Wednesday, September 10, 2008

Women's Liberation - Kudumbashree Shows the Way

Saw an interesting picture in the newspaper today – a women’s pancharimelam team from a Kudumbasbsree unit welcoming the Health Minister Ms P. K. Sreemathi to the Tourism and Trade Fair.

It was an extremely pleasing sight. So different from the usual thalapoli walk comprising ladies dolled up in traditional Kerala sarees, looking pretty and walking ‘gracefully’, thereby endorsing the age old image of woman as an ornament, a seductress, the creature whose very rationale for existence is to bring joy and fulfillment to the man, the family and society – the frames into which are fitted the devadasi, the gazal dancer, the courtesan.

I don’t think these entrenched images have changed fundamentally in any part of the world. I was disappointed to see Michelle Obama dancing - for the white female electorate, was it? I would have liked to see her doing something more relevant to the role of the would–be consort to the most powerful man in the world – it’d appear that dancing and charming are only the roles that suit her, the woman. A President’s wife or a janitor’s wife, the story is the same.

Surely women are capable of less frilly roles too. The kudumbasree is a superb example of that. The cities of Kochin and Trivandrum would stink and be a breeding a ground for life threatening microbes if not for the fantastic service rendered by the kudumbasree in waste removal. Where the corporation and the municipality have failed, the kudumbashree has stepped in. It is the awakening and experience of the women power – sthree sakthi - that is seen in this picture where the kudambasree women chose to welcome the minister, not with thalapoli but with drums that are always associated with the strong, male of high utility value.

It’s time that women from the more privileged classes too made conscious efforts to break themselves free from these controlling images brewed long years back in the cauldron of patriarchal values. That liberation can come only when they experience the self esteem that the kudumbashree enjoys, a self esteem that is born of a realization that women can address and tackle not only women’s social and economic problems as they do, but also those of the society. The innovative self help banking system that they follow, their success in turning society’s problems into opportunities for themselves and service to the society, have enhanced their sense of independence and self esteem.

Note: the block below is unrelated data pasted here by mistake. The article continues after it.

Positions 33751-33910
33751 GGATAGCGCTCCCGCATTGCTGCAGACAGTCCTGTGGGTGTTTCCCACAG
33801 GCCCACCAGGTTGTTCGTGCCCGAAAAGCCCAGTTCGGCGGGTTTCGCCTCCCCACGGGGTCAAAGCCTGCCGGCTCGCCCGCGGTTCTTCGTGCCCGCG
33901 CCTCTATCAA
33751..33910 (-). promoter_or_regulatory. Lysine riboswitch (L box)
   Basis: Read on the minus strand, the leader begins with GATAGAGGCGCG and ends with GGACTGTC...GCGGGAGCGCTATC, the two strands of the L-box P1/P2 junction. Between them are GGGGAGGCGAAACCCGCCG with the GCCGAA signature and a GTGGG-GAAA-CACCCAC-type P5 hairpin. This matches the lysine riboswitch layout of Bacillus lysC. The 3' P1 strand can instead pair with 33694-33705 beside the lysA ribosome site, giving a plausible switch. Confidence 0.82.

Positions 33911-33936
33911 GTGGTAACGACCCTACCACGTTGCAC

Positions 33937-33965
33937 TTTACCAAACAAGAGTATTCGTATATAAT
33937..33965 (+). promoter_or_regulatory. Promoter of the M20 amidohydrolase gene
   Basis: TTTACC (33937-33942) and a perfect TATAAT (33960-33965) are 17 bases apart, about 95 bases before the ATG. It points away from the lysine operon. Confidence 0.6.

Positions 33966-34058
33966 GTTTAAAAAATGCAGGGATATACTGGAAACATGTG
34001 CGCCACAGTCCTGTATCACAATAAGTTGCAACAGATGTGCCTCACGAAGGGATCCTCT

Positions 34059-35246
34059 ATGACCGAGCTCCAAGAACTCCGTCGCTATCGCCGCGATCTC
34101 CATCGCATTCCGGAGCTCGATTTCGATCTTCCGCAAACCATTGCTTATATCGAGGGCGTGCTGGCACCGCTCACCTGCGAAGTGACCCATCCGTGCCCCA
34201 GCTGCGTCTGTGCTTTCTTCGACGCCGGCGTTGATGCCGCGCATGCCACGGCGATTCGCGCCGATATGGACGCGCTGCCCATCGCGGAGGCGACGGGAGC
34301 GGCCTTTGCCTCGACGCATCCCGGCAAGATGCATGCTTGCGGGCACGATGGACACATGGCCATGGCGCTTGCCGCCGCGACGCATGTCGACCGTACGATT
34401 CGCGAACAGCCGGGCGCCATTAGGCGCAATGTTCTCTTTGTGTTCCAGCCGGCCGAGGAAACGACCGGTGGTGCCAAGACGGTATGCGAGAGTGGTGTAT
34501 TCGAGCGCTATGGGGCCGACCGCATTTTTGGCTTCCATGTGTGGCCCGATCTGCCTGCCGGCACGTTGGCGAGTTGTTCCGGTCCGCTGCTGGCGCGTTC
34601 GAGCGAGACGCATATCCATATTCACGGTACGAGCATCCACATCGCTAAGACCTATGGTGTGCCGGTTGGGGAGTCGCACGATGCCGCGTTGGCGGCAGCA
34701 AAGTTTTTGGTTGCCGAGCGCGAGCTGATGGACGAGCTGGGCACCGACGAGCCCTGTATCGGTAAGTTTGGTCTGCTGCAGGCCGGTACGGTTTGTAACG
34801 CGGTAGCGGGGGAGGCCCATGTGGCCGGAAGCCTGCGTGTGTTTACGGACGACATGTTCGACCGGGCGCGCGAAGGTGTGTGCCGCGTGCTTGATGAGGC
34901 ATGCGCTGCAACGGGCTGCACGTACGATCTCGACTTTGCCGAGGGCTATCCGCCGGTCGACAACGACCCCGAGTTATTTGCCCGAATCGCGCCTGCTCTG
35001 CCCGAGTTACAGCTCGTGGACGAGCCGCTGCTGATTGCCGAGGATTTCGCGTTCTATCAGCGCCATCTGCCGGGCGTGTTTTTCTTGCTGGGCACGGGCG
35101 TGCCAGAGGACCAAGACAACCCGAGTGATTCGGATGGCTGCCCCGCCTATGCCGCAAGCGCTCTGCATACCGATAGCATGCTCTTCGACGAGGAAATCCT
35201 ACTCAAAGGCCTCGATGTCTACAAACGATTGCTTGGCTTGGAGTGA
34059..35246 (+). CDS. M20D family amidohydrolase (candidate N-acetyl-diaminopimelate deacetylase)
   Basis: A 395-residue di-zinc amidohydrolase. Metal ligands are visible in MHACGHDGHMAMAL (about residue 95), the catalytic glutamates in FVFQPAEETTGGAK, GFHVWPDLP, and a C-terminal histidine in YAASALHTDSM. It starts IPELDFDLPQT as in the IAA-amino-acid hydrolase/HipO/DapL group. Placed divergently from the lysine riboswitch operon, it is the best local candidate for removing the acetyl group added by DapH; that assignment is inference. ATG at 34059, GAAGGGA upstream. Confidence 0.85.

Which, I guess is why they didn’t line up in the Kerala kasavu sarees, holding thalipolis and walking seductively.

This reminds me to a function I attended in Florida sometime back. The Malayalee teenaged girls donned the kasavu saree, loaded their heads with jasmine flowers and walked up the aisle with the talapolis. What struck me was the most ‘unladylike’ movement of these young girls who had spent all their lives in Levis and Bermuda shorts. It looked awkward to me at first, particularly when one of them, impatient with the saree getting in the way, kept on hitching it up! But, as I watched them, I felt a certain sense of relief rising from deep within me. That ‘graceful’, seductive, annnanada(swan walk) is not something a woman is born with. It is imbibed from the air she breathes. Yes. No one is born a woman; she is made one.

I am not trying to say that these young teenagers are a liberated lot. Only, they have not been influenced by the Kerala concept of “how to be a lady” –at least, at that superficial level. As they weren’t trapped and trained in the ‘womanizing’ clothes, they hadn’t fallen victim to the images that control and shape the mind through the agency of the traditional attire.

10 comments:

  1. The same Malayali-American teenager who struggles with the sari will undoubted slink her way gracefully through her high school prom in a bare shouldered clingy gown and high heels. Sexism in clothes isn't the prerogative of Indian culture alone- it shows up in other forms in Western culture.

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  2. Hello!

    The modern, educated woman is liberated, independent, knows what she wants, demands her rights, asserts her view point, demanding and will not allow a man to trample over her. The relationship with man is on an equal basis. The patriarchal system is breaking down.

    In Wimbledon tennis, women get the same prize money as men although they play only 3 sets.

    There are many women in foreign countries who bring up children as single parents.